K2-106B: a Heavy Metal Planet

Artits's impression of system K2-106. Credits: Vincenzo Guido and Emilio Molinari.

An international consortium of astronomers found an unusually dense extrasolar planet with 1.5 Earth-radii. This alien world, dubbed K2-106b, shows that planets around other stars have more extreme features than the rocky planets in the solar system.

A relatively small radius, but a mass 8 times higher than that of Earth. The newly discovered planet K2-106 b surprises astronomers because it has a much higher density than Earth. Eike Guenther, staff astronomer at the Thuringian State Observatory in Germany, and his colleagues from research institutions in the US, Germany, Italy, Spain and Japan used various telescopes to look at the star EPIC 220674823, or in short "K2-106". K2 stands for the K2 survey of the Kepler satellite, 106 is an identifying number for a planet within this survey. The group found two planets circling K2-106. One of them, K2-106 b, orbits its host star within 14 hours.

Planets with orbital periods of less than 24 hours (one day on Earth) are classified as "ultra-short period planets". Not many of them have been found so far. Such a short orbital period is unusual, even more extraordinary is the density of the planet K2-106 b.

Most ultra-short period planets have densities that are consistent with an Earth-like composition, but K2-106 b is different. The researchers used the transit and the radial velocity method to detect the planet. Using two different methods allowed them to measure the radius and the mass, which then enabled them to derive the density of the planet. "With 1.5 Earth-radii, K2-106b is relatively small, but its mass is 8 times higher than that of the Earth. Its density is 13 g/cm3, one of the highest densities found in extrasolar planets so far. In comparison to Earth, its density is twice as high" says Eike Guenther.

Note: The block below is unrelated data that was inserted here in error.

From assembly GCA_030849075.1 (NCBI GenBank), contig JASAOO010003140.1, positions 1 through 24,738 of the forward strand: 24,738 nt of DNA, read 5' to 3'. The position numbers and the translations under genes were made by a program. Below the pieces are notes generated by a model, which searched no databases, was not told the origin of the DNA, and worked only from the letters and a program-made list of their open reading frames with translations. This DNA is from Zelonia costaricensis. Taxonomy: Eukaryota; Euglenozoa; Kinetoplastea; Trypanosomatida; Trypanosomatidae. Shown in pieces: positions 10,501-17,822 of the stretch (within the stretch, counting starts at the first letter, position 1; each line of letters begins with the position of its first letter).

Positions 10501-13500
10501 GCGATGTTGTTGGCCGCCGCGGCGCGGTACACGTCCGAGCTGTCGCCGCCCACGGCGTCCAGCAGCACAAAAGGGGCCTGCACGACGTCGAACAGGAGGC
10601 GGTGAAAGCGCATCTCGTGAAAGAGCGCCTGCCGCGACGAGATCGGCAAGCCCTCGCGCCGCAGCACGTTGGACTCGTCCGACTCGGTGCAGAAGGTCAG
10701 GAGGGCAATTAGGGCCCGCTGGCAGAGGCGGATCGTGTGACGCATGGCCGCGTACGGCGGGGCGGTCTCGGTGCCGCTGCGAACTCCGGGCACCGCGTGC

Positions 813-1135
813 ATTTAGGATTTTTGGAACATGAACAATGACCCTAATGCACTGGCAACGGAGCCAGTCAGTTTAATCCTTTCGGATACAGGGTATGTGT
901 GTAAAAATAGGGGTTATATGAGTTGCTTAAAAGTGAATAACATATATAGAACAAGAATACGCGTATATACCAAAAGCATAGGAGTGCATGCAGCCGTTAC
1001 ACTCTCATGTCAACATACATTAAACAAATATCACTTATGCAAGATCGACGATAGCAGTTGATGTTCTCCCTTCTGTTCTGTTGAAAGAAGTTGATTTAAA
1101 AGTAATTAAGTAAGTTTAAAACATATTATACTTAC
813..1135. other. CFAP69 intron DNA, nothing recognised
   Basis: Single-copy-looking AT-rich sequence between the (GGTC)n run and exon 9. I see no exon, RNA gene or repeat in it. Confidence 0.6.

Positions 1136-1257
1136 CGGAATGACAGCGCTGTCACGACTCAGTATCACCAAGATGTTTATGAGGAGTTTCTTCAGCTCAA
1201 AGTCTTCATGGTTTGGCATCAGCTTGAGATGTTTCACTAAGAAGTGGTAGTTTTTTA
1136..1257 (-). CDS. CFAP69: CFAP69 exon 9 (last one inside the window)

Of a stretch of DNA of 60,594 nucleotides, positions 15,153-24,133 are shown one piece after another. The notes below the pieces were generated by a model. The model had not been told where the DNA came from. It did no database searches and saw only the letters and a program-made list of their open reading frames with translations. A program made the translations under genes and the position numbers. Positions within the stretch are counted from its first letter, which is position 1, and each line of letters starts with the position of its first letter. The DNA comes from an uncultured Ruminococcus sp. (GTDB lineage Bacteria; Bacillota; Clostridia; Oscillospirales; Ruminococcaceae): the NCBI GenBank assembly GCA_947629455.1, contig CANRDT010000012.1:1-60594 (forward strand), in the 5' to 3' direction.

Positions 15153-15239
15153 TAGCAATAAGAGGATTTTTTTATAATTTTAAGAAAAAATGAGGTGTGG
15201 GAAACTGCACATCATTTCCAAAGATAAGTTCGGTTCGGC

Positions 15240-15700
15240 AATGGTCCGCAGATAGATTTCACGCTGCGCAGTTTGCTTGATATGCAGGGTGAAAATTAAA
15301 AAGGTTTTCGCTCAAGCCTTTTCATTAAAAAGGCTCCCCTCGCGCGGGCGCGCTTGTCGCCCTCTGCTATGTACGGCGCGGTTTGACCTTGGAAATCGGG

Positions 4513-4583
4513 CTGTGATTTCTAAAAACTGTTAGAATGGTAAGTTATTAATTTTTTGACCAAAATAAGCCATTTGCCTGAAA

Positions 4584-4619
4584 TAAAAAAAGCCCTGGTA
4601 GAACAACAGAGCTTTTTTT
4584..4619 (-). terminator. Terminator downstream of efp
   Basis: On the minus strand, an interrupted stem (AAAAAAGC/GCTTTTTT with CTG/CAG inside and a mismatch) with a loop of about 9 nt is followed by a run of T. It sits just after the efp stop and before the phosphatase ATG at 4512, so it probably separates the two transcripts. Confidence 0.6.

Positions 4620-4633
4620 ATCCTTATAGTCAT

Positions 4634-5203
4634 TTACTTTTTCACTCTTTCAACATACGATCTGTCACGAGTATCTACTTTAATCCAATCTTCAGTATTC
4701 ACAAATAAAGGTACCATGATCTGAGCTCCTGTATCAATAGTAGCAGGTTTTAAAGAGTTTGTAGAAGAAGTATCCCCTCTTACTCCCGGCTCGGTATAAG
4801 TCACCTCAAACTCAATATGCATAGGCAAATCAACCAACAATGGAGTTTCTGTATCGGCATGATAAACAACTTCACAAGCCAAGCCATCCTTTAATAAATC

Lead has a density of 11.34 g/cm3, iron has a density of 7.87 g/cm3. Planetary models show that such high density in K2-106b can only be explained if the planet consists of 80% iron and other metals. That certainly makes it a heavy metal planet. "K2-106b shows that extrasolar planets can be quite different from hard rock planets in our solar system. More research is needed to understand them better" add Davide Gandolfi from the Department of Physics of the University of Torino (Italy).

In total 23 institutions are part of the consortium that has discovred K2-106 b. Amongst them the Thüringer Landessternwarte Tautenburg, Germany, the Dipartimento di Fisica, Università di Torino, Italy, the Department of Physics and the Kavli Institute for Astrophysics and Space Research, Cambridge, MA USA, the Department of Earth and Planetary Sciences, Tokyo Institute of Technology in Tokyo, Japan, the Leiden Observatory in the Netherlands, and the Instituto de Astrofísica de Canarias, La Laguna (Tenerife) Spain.

The discovery of the peculiarly high density of K2-106 b has been recently published in the international journal Astronomy & Astrophysics. It is based on observations performed with the Nordic Optical Telescope and the Telescopio Nazionale Galileo at Roque de los Muchachos Observatory in the island of La Palma (Spain), the 3.6-m Telescope of the European Southern Observatory at La Silla Observatory in Chile, the 6.5-m Magellan/Clay Telescope at Las Campanas Observatory in Chile, and the 8.2 m Subaru Telescope at Mauna Kea Observatory on Hawaii.

Paper available at: " K2-106, a system containing a metal-rich planet and a planet of lower density" Guenther, Barragán, Dai, Gandolfi, Hirano et al. 2017, A&A 608, A93.

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